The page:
Dwight Putnam, CP/L
After transitioning from a ten-year career as a commercial sculptor/fabricator during which time he created 3D characters and environments-artificial rocks and trees, giant cell phones, dinosaurs, and life-size whales, for example-Dwight Putnam, CP/L, used similar skills at a cosmetic prosthetics company, where he found his calling in O&P. His first patient was an elderly woman for whom he fabricated a prosthetic silicone nose after she lost hers to cancer. "Seeing firsthand how my skillset contributed to the restoration of quality of life for this woman was indeed an eye opener," he said. "I never looked back." Putnam eventually attended the O&P certificate program at California State University, Dominguez Hills, and then secured a residency at Texas Scottish Rite Hospital for Children (TSRHC), Dallas, where he is now a staff prosthetist.
1. Who has motivated or inspired you in your life and/or professional pursuits?
My parents, retired healthcare professionals, instilled in me a great work ethic and a natural tendency toward altruism. Along the way there have been a few supervisors who recognized my potential and took me under their wings. Prosthetically speaking, Don Cummings, CP/L, FAAOP, has been my mentor for the last nine years. His calm demeanor, his passion for the field, and his wealth of knowledge are an inspiration to me on a daily basis.
2. What do you see in the future for O&P?
Practitioners will have to be trained in 3D imaging and 3D printing, as well as in traditional prosthetics. I see a need to embrace emerging technologies and to find ways to integrate them into the traditional practice. Until recently, TSRHC hadn't billed for any of its services, prosthetics or otherwise. As we slowly shift toward reimbursements and L-Codes, we will need to carry on the legacy of quality care and innovative prosthetic solutions geared toward children and the busy, high-impact lives they lead.
3. Please describe what your work entails.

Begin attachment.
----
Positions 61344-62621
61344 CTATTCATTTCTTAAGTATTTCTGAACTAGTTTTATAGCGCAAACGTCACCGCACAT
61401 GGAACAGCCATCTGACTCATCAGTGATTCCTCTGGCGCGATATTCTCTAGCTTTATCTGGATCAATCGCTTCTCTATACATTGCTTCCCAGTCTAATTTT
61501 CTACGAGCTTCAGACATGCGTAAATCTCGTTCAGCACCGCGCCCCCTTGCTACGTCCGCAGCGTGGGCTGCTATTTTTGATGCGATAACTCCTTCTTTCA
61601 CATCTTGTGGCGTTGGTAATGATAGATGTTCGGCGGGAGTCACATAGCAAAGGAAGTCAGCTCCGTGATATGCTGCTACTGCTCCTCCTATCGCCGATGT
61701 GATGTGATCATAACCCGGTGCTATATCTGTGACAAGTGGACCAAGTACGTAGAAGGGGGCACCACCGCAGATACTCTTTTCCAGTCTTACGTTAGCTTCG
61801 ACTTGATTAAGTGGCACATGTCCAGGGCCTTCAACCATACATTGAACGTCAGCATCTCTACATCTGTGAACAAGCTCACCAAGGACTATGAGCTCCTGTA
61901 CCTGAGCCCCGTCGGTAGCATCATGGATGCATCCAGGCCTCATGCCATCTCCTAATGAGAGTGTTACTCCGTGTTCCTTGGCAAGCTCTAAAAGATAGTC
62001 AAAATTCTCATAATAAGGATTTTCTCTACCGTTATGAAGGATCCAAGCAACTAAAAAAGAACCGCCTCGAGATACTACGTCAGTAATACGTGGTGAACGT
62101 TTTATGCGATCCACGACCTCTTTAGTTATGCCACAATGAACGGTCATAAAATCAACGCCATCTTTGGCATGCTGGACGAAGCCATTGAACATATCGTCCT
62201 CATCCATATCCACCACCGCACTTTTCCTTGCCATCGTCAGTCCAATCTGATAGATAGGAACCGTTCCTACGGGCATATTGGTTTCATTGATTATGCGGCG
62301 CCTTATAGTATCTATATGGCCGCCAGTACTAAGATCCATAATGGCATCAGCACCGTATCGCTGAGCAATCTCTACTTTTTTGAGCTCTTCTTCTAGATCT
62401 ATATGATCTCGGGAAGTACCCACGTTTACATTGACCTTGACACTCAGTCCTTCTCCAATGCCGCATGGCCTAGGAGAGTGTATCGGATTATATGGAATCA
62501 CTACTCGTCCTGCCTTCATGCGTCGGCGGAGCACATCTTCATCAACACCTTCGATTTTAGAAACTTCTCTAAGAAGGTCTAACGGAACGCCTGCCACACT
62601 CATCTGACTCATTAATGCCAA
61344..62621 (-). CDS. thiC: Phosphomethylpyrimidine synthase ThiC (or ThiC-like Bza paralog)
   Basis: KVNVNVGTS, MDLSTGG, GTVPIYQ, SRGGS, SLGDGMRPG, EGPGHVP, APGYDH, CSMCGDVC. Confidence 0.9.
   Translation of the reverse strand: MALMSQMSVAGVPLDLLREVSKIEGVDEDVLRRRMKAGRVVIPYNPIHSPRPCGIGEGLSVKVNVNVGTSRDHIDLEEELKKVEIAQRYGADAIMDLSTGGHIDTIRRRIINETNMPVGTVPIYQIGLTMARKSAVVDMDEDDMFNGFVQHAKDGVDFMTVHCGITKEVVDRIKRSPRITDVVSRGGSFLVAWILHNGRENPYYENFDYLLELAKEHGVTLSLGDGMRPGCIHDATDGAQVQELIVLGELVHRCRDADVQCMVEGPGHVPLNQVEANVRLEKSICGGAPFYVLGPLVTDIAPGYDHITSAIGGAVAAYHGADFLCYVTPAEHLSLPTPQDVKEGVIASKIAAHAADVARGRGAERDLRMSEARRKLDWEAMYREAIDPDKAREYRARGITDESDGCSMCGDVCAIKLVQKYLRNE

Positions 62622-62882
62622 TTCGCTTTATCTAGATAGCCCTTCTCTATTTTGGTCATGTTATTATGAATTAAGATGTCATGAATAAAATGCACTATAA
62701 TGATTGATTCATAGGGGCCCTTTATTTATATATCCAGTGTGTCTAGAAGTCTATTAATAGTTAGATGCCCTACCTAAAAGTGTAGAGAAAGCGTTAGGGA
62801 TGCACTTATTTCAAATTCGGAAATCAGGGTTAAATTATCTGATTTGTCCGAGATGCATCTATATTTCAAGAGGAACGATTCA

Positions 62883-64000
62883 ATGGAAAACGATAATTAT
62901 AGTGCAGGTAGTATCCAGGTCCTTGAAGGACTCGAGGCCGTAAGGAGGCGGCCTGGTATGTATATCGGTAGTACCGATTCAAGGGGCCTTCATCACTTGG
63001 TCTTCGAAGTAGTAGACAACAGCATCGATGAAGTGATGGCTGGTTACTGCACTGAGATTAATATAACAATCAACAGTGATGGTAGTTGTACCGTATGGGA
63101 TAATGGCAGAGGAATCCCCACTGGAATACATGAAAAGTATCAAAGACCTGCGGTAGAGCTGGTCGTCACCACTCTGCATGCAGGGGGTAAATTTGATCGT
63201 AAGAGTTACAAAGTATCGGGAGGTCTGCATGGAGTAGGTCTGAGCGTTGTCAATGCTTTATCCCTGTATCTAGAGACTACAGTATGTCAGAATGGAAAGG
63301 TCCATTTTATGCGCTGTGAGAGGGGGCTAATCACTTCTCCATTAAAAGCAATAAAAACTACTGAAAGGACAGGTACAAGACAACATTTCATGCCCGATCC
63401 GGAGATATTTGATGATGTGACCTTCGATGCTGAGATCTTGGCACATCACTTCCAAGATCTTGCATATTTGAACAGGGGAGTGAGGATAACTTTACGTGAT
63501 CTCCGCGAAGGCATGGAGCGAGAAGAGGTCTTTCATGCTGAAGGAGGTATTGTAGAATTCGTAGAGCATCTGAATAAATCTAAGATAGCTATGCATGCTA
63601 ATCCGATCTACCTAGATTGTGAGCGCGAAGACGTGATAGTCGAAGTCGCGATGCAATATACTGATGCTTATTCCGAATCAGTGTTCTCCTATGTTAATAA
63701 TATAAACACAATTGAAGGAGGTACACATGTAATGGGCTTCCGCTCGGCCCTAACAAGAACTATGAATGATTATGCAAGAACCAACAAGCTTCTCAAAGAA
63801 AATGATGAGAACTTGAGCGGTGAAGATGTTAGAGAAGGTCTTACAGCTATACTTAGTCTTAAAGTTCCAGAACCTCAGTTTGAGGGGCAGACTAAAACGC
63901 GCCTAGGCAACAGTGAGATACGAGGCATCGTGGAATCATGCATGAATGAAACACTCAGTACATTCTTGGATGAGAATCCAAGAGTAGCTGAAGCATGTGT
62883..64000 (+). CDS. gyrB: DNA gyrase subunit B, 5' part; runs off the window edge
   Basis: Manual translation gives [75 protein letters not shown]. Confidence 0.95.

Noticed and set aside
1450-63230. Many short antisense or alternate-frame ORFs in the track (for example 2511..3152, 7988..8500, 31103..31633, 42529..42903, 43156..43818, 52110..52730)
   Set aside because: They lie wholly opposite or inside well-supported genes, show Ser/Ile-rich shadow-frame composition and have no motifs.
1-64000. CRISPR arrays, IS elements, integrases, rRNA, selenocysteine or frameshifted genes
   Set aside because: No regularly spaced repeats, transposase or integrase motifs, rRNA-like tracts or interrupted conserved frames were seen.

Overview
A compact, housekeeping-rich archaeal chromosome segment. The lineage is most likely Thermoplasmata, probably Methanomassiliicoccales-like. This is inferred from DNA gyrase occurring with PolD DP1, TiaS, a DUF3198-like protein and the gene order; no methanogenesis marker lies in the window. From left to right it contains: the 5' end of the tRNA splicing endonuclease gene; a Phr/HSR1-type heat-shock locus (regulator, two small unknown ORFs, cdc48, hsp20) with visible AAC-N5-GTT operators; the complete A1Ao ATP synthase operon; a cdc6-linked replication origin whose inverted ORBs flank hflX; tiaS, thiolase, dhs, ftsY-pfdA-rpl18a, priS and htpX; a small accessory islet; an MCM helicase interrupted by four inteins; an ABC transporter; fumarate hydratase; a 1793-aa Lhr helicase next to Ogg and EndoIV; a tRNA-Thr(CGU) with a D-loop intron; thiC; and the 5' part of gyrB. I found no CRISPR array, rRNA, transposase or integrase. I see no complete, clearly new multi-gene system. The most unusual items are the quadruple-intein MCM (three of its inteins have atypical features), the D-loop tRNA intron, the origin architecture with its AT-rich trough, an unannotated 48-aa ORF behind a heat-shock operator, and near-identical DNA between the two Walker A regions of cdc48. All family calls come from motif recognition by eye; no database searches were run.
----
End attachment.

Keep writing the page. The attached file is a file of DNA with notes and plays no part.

I work with several clinics to help identify children who would benefit from prosthetic intervention. For a patient who requires a traditional prosthesis, I do the initial exam, cast the patient, modify the plaster model, test the socket fit, select components, align the device, and deliver the prosthesis. For a custom silicone device, I cast the patient, sculpt the wax model, mold the piece, inject the mold, and do any final cosmetic touch-ups. I also do a fair amount of public speaking on behalf of TSRHC and have developed specialty practices in creative upper-limb and silicone solutions.
4. Please describe your approach to patient care.
My approach to patient care is simple: Whatever the child needs, the child gets-whether it is a prosthesis, a visit with a physical or occupational therapist, or some other aspect of his or her care. One of my goals is to keep my patients as active as they want to be. I am fortunate to work in an environment that treats the whole child and has all of the necessary departments to do so at one location.
5. What advice would you give to someone just entering the O&P profession?
Prosthetics is a very humbling profession. Just when you think you know enough, you realize that you don't know near enough. You should always be ready to learn new techniques and technologies and to try new components.